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This passionate and incisive book gathers together poems written by E.A. Markham under a range of pseudonyms and personae. Exploring perceptions of race and gender, community and identity, Markham steers us in to a world filled with peculiar menace, threats and resistance, all redeemed or repudiated by the force of language.
E.A. Markham has written many works. His poetry includes titles such as Cross-Fire (1972); Mad and Other Poems (1973); Lambchops in Disguise (1976); Love Poems (1978); Love, Politics, and Food (1982); Human Rites: Selected Poems 1970-82 (1984); Toward the End of a Century (1989); and Misapprehensions (1995).
‘In poetry as elsewhere, Archie Markham is tireless in his resistance to orthodoxy, whether artistic, cultural or political. He speaks as he finds, in multiple, unpredictable voices. His great imaginative wealth is a refusal ever to explain, still less to apologize for, his sidelong, audacious explorations of how people actually think and feel. Markham is an original.’ —Sean O’Brien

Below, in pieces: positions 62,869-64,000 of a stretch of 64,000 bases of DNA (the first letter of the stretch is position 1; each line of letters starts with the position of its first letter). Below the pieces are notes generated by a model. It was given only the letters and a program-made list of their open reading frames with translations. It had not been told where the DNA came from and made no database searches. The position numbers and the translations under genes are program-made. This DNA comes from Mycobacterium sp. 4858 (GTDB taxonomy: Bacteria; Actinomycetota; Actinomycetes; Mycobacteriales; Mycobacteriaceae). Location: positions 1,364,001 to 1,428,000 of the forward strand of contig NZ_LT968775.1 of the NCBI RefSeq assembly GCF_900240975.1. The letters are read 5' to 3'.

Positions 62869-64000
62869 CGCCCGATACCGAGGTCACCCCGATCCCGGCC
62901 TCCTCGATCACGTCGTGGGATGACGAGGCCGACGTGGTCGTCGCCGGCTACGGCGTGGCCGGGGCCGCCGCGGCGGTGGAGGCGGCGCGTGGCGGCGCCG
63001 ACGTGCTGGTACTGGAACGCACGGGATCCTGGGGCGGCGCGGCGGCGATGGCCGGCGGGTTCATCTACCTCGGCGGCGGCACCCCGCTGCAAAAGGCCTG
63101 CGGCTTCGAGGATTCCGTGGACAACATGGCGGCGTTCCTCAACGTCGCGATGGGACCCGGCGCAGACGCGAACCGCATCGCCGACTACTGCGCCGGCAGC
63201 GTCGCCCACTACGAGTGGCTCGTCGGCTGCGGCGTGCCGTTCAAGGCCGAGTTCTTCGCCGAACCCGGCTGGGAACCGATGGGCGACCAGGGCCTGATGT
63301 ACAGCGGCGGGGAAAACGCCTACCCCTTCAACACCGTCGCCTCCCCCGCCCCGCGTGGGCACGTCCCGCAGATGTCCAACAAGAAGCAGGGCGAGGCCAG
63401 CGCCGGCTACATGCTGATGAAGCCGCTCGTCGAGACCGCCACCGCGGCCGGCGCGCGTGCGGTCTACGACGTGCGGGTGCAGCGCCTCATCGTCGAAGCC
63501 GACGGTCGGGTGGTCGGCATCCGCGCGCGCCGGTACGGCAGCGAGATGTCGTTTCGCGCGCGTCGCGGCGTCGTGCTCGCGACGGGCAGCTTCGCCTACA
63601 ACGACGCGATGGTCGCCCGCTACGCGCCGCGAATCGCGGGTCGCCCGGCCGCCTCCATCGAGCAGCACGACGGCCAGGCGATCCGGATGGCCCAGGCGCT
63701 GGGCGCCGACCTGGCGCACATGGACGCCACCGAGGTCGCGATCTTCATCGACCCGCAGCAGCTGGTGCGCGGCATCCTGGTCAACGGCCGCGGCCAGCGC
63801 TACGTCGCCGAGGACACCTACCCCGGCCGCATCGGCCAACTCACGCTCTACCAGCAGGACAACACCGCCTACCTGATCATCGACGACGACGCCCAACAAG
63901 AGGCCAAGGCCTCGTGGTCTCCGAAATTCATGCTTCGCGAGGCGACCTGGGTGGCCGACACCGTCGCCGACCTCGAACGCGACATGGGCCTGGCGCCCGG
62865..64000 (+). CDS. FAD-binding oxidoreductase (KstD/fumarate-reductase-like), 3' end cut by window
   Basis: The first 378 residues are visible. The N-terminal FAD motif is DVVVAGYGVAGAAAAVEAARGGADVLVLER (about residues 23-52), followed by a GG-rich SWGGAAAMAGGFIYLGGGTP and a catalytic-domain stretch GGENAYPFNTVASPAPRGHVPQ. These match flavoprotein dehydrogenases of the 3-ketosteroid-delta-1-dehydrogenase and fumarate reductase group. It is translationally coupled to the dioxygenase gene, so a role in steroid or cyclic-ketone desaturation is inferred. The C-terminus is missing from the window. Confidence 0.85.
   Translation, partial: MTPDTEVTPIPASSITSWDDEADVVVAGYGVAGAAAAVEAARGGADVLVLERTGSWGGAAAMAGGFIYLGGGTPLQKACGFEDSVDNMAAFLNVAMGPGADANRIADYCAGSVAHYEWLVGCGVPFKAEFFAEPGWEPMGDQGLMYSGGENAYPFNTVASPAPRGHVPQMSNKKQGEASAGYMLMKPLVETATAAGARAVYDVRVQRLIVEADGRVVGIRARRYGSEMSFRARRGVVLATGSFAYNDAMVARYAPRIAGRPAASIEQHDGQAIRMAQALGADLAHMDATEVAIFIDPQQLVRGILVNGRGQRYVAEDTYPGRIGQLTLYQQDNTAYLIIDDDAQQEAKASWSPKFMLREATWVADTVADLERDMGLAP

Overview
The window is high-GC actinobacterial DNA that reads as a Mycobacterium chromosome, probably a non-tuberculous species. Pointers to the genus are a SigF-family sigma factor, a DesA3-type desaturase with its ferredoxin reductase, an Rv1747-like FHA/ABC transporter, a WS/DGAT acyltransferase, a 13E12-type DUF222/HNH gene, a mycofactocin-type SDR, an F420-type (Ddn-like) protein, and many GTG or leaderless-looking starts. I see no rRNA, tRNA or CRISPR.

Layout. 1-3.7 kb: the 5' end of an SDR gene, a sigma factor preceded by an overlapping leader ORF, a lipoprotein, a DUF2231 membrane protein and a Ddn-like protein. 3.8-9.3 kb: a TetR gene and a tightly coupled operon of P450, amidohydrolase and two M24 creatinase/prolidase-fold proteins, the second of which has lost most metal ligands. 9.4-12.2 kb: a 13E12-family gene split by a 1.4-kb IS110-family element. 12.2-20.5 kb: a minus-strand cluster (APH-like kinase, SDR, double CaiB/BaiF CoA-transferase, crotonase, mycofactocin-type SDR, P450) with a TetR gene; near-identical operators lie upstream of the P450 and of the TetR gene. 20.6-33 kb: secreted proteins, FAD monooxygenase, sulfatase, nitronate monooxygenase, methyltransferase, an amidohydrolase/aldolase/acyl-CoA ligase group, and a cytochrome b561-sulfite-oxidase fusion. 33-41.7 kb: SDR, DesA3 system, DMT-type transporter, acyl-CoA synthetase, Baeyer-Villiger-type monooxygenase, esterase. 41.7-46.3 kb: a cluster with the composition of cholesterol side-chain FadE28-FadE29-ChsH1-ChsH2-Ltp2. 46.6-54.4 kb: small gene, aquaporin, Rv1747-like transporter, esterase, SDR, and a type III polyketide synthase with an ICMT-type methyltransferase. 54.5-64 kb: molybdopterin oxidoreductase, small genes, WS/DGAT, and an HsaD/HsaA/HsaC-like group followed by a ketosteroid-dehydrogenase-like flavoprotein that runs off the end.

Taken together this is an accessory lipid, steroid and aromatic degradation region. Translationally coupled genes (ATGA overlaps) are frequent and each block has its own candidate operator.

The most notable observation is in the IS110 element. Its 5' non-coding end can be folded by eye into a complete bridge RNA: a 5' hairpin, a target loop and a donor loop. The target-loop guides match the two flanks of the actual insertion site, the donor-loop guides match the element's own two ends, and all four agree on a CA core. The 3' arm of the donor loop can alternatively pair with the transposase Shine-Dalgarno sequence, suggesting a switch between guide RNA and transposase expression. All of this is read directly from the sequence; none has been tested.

‘Archie Markham’s ventriloquy matches his migratory spirit. Each of his personas appears to dodge the idea of the writer as a purveyor of a single voice or identity for the calysonian’s and trickster spider’s alternative of a chorus of voices. He keeps his readers guessing and engaged and coincidentally charts the last 35 years of British poetry from a triple perspective: firstly, the colonised subject on a quest for a decolonised space; secondly, the roving artist who insists on a satirist outlook as a prerequisite for creativity; and thirdly, the gendered body delimited by the poetic imagination. All this adds up to laugh-out-loud reading fun and has the cumulative effect of a chronicler's wisdom for the age.’ —Fred D’Aguiar
‘From behind his disarmingly anti-heroic masks, Markham scores oblique but telling hits on a variety of targets, among them cultural smugness, racial and social prejudice, political correctness, and a too easy assumption of historically given roles, whether of victor or victim. He is master of a tart, intellectually tough, low-key zaniness, and turns a refreshingly wry scrutiny on the immigrant experience.’ —Edward Baugh
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